Basically, what is the benefit of having the hot air intake at the top and the outlet of colder air at the bottom? It seems intuitively right, but I feel I don't have enough arguments to convince others while discussing the design choices I've made.

As I understand it, it is the wind tunnel effect, or the air streaming through the drying racks, that dehydrates the food and not a high temperature in there, which would cook the food rather than drying it.  Thus, I've made a slanted roof on top of my dehydrator to protect it from and rain, and from the sun heating up the inside of the drying chamber. Still, I notice that the produce on the top trays dries a lot faster than on the lower trays. Is this due to higher temperatures at the top, or that the air slows down as it works its way to the bottom and out through the chimney / false wall?

Lastly, someone suggested having rocks at the bottom of the dehydrator to make the bottom of the drying chamber warmer, and thus the drying more even throughout the chamber. Has anyone tried this? I've tried to make my dehydrators as light as possible, so this doesn't necessarily appeal to me, but I am willing to try it if it might improve the design and shorten drying times.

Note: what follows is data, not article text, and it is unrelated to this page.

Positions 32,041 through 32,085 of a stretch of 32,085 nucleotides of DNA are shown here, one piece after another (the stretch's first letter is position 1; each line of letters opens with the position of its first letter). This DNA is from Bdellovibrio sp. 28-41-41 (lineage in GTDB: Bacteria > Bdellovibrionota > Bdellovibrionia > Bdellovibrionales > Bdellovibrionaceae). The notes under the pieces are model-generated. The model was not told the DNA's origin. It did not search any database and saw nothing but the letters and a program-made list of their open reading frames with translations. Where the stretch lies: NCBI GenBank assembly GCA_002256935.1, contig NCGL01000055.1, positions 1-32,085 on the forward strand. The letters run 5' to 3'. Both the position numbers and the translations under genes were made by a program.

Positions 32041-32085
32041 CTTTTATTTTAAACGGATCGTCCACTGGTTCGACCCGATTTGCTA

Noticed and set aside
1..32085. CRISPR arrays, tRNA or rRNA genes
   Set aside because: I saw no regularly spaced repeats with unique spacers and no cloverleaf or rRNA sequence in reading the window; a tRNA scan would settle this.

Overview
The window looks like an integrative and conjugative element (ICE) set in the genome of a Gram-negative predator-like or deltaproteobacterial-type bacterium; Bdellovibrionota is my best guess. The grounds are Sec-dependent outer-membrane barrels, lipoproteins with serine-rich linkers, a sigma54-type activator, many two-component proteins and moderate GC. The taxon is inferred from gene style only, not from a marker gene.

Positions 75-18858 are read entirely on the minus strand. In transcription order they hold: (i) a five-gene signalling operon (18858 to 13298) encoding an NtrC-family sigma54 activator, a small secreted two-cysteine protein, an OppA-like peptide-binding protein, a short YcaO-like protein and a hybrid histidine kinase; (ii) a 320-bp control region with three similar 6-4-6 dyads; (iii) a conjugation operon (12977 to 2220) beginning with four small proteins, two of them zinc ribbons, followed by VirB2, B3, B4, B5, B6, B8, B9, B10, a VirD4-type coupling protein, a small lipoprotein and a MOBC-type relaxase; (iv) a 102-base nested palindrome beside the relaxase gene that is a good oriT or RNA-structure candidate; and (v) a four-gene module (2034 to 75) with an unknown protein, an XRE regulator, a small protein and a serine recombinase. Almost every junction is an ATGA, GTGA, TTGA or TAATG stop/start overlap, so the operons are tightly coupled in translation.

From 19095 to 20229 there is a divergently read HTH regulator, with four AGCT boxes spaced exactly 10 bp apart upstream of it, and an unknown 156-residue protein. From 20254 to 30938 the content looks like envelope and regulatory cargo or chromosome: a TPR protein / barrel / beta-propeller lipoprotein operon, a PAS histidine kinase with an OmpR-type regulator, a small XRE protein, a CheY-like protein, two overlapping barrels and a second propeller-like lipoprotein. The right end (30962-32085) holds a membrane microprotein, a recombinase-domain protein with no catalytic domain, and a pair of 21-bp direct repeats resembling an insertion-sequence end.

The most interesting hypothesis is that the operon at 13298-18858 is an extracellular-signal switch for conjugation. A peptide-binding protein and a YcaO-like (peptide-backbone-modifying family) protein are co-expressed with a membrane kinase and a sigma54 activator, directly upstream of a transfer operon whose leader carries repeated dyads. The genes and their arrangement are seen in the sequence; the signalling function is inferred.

Your educated guesses or empirically formulated hypotheses are most welcome, and the sooner the better! Thanks!
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solar-dehydrator-trays.jpg
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solar-dehydrator-exterior-side
solar-dehydrator-exterior-side
 
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Kate McRae wrote:So, I just built my first solar dehydrator in August. It's loosely modeled after the ACT-one you guys built a few years ago, and now I've also made a smaller, demo-model for some classes I am teaching on the theme of building for the apocalypse. I plan on building a few more this winter, and gifting them for the holidays and such, but want to improve my design as I go.

A few questions that invariably (a)rise like hot air, is why do I have the sun trap (or heat collector) box coming in the top and the false wall outlet at the bottom, rather than the more common model of having the heat collector come in at the bottom and have the outlet at the top? The way I figure, what I'm really creating is a wind tunnel by using the zeroth law of thermodynamics (forget the abc of it, hot air follows cold is the takeaway).
With the air intake at the top, I can make a longer heat collector box, so the temperature can increase as compared to a shorter one that goes into the drying chamber, which makes for warmer air --> bigger difference in temperature --> the air moves faster through the drying chamber.